While still in his twenties, John Purcell opened a second-hand bookshop in Mosman, Sydney, in which he sat for ten years reading, ranting and writing. Since then he has written, under a pseudonym, a series of very successful novels, interviewed hundreds of writers about their work, appeared at writers’ festivals, on TV (most bizarrely in comedian Luke McGregor’s documentary Luke Warm Sex) and has been featured in prominent newspapers and magazines. ​Now, as the Director of Books at, Australia’s largest online bookseller, he supports Australian writing in all its forms. He lives in Sydney with his wife, two children, three dogs, five cats, unnumbered gold fish and his overlarge book collection. His novel, The Girl on the Page, will be published by HarperCollins Australia in October, 2018.

Follow John: Twitter Website


  • July 25, 2013 at 8:05 am

    Thanks for that insight on Joy. I have read most of her works and all of The Woody Creek books so far. I can’t wait for the sixth episode. She is a treasure in Australian Literature.!

  • s russell

    August 13, 2013 at 4:30 pm

    yes, thanks joy, also can,t wait for 6th book, check bookstores every time I,m out hope it will be soon,

  • jenni walker

    September 27, 2013 at 8:58 pm

    when is the 6th book coming out I can’t get on her website it keeps crashing….

  • Bev Kivell

    January 26, 2014 at 1:48 pm

    I have loved each and every one of Joy’s books, but the Woody Creek series stand alone. I never want them to finish, and yet want to know what happens at the end. So pleased to hear that there is a 6th book and can’t wait. Joy writes books as I believe they should be easy to read.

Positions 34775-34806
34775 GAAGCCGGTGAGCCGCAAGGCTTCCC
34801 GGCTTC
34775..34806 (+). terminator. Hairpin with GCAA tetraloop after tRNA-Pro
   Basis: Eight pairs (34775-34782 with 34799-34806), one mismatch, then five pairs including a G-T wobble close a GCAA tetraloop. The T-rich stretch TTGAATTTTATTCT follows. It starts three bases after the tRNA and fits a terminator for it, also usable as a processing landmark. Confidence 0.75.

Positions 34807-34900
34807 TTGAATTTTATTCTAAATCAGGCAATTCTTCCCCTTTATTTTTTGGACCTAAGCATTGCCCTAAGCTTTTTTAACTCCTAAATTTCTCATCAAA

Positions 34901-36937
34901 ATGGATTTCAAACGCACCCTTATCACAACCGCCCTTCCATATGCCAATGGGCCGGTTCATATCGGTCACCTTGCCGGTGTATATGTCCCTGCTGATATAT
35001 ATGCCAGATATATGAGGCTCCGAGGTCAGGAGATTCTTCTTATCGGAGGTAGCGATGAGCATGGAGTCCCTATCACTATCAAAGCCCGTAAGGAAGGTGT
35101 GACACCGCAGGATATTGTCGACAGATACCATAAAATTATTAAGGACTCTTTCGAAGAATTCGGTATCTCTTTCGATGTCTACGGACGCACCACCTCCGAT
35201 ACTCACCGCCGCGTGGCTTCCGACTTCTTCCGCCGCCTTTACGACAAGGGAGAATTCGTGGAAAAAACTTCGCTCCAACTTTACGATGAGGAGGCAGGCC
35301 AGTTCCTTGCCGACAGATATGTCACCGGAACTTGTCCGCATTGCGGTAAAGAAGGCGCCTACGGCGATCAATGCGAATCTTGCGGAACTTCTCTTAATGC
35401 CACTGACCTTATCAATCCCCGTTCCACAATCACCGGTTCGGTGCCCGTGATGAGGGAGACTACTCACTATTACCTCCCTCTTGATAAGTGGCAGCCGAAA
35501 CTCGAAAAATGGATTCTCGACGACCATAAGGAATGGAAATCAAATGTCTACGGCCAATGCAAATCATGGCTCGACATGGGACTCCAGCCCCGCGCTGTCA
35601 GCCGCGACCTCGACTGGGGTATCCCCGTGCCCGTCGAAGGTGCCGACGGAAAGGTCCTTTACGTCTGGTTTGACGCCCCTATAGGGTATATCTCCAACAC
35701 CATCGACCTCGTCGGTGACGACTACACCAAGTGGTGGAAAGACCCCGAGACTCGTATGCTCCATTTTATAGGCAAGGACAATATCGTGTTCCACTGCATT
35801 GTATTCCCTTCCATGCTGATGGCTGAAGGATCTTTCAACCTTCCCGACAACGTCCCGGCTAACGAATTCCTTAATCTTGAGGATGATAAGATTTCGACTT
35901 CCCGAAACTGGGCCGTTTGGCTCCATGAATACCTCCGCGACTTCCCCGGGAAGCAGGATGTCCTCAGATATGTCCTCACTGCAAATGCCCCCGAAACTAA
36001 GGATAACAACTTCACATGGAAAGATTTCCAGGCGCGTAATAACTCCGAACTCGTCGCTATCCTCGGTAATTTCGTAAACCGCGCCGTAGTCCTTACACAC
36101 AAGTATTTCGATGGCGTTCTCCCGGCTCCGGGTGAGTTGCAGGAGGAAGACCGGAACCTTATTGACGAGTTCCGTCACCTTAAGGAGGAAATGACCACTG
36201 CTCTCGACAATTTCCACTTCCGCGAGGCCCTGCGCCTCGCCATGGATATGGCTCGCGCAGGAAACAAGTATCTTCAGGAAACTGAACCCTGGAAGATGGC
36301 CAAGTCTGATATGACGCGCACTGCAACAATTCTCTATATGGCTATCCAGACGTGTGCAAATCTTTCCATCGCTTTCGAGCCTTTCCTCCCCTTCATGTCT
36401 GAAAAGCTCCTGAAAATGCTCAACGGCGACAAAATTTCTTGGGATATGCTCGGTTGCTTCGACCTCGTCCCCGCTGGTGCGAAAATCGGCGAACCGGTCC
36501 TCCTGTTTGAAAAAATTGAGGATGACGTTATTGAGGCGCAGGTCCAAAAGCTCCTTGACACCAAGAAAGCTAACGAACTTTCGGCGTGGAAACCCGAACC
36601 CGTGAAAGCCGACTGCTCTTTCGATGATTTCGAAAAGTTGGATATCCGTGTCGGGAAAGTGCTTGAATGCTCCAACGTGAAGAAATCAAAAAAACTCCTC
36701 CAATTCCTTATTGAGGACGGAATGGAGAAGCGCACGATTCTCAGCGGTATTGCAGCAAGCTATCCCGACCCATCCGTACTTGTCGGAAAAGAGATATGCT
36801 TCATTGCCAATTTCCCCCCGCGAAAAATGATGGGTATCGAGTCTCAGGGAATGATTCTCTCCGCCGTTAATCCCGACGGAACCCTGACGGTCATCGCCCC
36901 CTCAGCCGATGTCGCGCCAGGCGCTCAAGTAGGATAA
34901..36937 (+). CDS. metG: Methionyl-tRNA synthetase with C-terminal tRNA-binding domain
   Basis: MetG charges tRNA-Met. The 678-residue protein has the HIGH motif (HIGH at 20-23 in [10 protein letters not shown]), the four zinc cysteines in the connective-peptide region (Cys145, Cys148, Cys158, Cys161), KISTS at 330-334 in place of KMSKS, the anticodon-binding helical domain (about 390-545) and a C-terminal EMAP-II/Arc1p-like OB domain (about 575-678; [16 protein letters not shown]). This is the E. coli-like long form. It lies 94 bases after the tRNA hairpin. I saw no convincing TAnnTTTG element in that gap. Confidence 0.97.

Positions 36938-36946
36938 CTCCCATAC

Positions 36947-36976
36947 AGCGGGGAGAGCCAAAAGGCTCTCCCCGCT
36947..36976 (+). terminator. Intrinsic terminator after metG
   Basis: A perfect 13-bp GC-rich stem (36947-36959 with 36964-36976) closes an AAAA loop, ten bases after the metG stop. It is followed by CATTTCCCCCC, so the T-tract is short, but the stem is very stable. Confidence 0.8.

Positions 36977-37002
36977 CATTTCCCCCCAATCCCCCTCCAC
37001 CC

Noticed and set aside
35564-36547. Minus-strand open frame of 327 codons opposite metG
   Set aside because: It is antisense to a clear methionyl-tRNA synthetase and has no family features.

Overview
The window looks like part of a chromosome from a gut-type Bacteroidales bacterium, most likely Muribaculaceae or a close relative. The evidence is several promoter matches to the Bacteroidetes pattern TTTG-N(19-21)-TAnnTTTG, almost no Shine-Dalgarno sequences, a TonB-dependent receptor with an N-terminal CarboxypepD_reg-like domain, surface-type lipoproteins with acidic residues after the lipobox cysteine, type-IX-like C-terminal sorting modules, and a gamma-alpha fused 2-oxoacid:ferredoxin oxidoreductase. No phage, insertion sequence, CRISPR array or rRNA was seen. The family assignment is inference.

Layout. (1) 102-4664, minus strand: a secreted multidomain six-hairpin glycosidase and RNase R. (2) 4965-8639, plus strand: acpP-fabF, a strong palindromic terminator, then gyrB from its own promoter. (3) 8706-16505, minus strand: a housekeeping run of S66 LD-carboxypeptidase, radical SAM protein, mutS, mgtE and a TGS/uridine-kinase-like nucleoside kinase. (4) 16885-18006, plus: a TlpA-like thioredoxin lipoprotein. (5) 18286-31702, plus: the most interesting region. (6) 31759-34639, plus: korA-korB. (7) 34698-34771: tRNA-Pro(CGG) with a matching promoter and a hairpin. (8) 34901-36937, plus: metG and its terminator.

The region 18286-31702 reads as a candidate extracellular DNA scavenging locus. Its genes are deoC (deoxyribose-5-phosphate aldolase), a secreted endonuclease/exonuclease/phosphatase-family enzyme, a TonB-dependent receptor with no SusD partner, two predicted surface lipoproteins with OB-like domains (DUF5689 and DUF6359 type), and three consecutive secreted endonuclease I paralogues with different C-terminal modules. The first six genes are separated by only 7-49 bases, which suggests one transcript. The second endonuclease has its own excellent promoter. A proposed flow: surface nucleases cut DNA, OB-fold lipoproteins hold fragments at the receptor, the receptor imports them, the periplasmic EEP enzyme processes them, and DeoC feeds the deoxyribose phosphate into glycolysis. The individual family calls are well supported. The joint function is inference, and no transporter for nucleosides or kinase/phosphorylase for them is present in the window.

• October 29, 2015 at 2:39 am

    I have read all the woody creek series of books and I am waiting for the last one! I have loved following Jenny’s story and can’t wait to see how it ends. I haven’t read any of Joy Dettmans other books, but I will remedy that soon.

  • June 27, 2016 at 10:39 pm

    Joy, is there an actual Woody Creek in Victoria or is it ficticious.
    The only town that comes close to me is a town called Wood End.
    I have enjoyed all the series so muvch I have bought the lot.
    THank you for a great read!
    Robyn Lees.

  • June 27, 2016 at 10:43 pm

    Is there an actual towm called Woody Creek.
    The only other town that comes to mind is Wood End.
    The reason I ask is most of your town names exist.

    I am so enjoying you books that I have started to buy the series.

    A great read thanks Joy so much..